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Theatre Review: Don't Miss "The Birds" at Cincinnati Shakespeare

Why don’t we see Sherman Fracher front and center on Cincinnati stages more often?
 
She’s given so many sublime performances over the 20 years I’ve been here, and lately she’s been relegated mostly to supporting roles – which she has always inhabited deeply, often making so much more of them than what’s been written.
 
The region has some outstanding actresses – Sherman Fracher is the one who’s unheralded.
 
Fracher gives another don’t miss performances in Cincinnati Shakespeare’s Halloween entry The Birds
 
If you know it at all, it’s probably from an Alfred Hitchcock film from about 50 years ago. Birds – little ones, big ones – start attacking the residents of a seaside town beak first. There’s lots of gore and a famous scene where they set upon the Hitchcock Blonde heroine.
 
This is so, so much better. Contemporary master of theatrical creepies Conor McPherson draws from the original short story by Daphne Du Maurier (I’d forgotten what a mistress of psychological suspense she was) as well as Hitchcock, and then he does something inspired. 
 
McPherson digs down into OUR psyches, the fear that’s so clearly humming right under the surface these days. Since the Great Recession, when so many felt the ground slide out from under them, our anxiety has been shooting up so that now we’re near-paralyzed by every new bit of news. We’re being invaded by terrorists, a zombie disease is going to get us, our livelihoods are gone. It’s the end of the world.
 
It might just be the end of the world in The Birds. Several scenes play out in the claustrophobic confines of a lake house. When the play opens, middle-aged Diane (Fracher) and thirtysomething Nat (Brent Vimtrup) are in the living room of a cottage far from any city. Something very strange and very bad is happening.
 
A voiceover entry from Diane’s journal sets the scene: “I met the man on the road. We’d both abandoned our cars...”
 
Attacked by birds, they’d found shelter in the house. Their clothes are both streaked with blood. The bird attacks follow the tide, and the birds fly in with a vengeance, shrieking, pitching themselves against the wooden shutters. 
 
“That night was the last broadcast I ever heard,” the voiceover tells us. Even with heavy, it’s clear that the bird attacks are everywhere. Will it ever stop? Is there somewhere safe? Will their refuge keep them alive? Will they run out of food as the attacks continue? Unknown.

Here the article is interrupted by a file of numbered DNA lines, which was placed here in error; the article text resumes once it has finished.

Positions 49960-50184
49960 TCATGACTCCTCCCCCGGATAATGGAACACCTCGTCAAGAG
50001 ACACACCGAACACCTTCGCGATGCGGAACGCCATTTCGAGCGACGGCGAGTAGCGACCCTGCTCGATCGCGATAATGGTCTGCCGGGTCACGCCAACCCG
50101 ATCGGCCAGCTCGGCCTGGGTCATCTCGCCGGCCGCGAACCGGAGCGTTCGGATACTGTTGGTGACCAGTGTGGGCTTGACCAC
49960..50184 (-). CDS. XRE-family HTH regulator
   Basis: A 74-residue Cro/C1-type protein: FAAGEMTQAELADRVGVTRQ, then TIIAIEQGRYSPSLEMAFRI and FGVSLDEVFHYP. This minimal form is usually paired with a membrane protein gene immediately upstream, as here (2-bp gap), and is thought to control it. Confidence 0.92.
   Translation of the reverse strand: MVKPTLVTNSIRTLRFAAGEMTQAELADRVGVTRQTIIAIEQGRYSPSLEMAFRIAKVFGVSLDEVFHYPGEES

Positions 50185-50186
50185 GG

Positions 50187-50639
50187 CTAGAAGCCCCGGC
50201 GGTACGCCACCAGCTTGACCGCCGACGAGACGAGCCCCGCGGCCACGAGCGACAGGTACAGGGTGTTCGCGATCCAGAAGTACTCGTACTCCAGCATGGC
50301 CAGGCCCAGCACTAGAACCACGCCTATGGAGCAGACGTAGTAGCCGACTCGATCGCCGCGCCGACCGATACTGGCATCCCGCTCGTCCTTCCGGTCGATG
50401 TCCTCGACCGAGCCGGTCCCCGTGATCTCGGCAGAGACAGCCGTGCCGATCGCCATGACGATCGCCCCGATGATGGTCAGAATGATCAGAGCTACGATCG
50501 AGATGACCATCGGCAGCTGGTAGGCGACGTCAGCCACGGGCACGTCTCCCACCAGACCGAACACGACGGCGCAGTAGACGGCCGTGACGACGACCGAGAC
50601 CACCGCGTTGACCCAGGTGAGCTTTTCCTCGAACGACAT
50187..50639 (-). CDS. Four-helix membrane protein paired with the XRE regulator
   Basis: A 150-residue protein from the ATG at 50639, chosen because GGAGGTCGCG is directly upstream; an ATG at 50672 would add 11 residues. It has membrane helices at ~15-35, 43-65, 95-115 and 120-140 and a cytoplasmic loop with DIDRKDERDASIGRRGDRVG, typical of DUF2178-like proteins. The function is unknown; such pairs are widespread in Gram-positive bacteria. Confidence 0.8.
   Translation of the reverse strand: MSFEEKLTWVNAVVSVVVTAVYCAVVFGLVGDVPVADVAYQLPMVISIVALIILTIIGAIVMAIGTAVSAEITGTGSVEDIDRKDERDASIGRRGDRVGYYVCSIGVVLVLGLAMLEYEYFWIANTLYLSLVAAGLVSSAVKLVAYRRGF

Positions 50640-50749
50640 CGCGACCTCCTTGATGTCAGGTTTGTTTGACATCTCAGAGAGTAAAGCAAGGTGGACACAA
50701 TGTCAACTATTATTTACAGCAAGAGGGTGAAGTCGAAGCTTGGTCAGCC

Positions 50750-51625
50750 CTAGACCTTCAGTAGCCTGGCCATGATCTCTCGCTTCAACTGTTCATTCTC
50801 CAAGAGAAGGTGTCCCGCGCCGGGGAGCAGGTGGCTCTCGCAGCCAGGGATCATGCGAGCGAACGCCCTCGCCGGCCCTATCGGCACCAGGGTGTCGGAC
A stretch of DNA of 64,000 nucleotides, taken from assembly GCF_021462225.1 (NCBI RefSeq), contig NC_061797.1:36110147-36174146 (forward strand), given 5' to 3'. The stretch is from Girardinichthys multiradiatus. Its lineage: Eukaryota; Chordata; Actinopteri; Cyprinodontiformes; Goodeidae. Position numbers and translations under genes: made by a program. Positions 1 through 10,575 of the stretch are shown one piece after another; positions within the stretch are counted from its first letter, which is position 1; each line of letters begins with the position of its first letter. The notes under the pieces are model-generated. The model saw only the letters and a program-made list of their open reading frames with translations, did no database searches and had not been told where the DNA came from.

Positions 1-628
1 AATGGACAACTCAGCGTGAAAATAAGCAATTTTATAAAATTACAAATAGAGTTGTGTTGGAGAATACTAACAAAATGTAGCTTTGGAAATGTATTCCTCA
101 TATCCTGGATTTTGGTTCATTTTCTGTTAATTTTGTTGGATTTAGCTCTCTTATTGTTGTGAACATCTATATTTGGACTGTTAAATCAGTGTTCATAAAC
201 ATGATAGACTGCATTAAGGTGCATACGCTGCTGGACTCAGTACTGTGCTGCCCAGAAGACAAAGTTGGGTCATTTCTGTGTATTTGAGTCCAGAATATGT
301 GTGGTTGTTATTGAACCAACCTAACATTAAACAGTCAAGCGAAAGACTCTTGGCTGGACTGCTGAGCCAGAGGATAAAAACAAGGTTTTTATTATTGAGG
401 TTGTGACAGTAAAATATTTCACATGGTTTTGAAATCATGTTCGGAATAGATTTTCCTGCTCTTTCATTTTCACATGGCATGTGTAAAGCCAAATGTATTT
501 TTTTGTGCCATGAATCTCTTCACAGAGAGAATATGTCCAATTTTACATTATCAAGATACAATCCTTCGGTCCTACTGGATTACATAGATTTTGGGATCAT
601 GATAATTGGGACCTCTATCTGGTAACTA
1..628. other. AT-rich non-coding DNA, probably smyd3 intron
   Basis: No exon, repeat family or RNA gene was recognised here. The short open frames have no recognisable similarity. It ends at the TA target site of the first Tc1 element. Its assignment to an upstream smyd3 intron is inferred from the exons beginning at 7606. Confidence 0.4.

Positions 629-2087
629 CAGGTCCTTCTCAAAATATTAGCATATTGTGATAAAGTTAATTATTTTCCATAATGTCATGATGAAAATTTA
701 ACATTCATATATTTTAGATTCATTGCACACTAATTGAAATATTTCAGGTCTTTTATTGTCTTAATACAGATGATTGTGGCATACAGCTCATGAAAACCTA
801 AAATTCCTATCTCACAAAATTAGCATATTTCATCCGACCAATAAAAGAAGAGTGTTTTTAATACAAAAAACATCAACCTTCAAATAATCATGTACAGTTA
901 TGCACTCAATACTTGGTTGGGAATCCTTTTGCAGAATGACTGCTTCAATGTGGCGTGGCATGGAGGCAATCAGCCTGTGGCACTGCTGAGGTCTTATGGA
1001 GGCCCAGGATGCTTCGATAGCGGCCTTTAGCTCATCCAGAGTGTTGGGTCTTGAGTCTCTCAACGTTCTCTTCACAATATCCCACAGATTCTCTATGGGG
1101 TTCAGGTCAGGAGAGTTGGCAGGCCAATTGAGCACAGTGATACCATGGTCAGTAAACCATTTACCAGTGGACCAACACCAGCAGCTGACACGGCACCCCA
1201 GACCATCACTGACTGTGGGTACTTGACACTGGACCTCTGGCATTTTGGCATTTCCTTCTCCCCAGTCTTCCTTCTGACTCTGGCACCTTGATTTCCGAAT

Before long they are joined by appealing, young but enigmatic Julia (Sara Clark.) Triangles are always fun, especially when there’s nowhere to go. They tell each other secrets and don’t tell others. Trusts are broken. Much is unspoken.
 
Fracher has always had a powerful stage presence. Here she emanates an electrifying energy through every twist and turn as Diane goes into survival mode. Her performance is riveting -- theatrical art throughout.
 
Brian Isaac Phillips carefully builds tension through the one-act play. Vimtrup and Clark are core members of the company and they’re both consistently good but there seems to be a comfort level here rather than exploring new territory. There are strong echoes of many performances that have come before. 
 
Nick Rose comes to visit for one scene and matches Fracher’s energy with a crazy energy of his own as scary neighbor Tierney, who plants the idea that there as many dancers in the cottage as there are outside. It’s a stand-out scene.
 
Applause, too, to scenic designer Andrew Hungerford and sound designer Doug Borntrager for their well-played roles in messing with our heads. If you want stage tricks and treats for the Halloween – this is it.
 
The Birds, through Nov. Cincinnati Shakespeare Company, 719 Race St., Downtown Cincinnati. Tickets $32-$36 adults, $28-$32 seniors and $22-$26 students depending on weeknight or weekend performance. 513-381-2273 and here For more information: www.cincyshakes.com
 
Written by Jackie Demaline, RCN Arts
 
Photo provided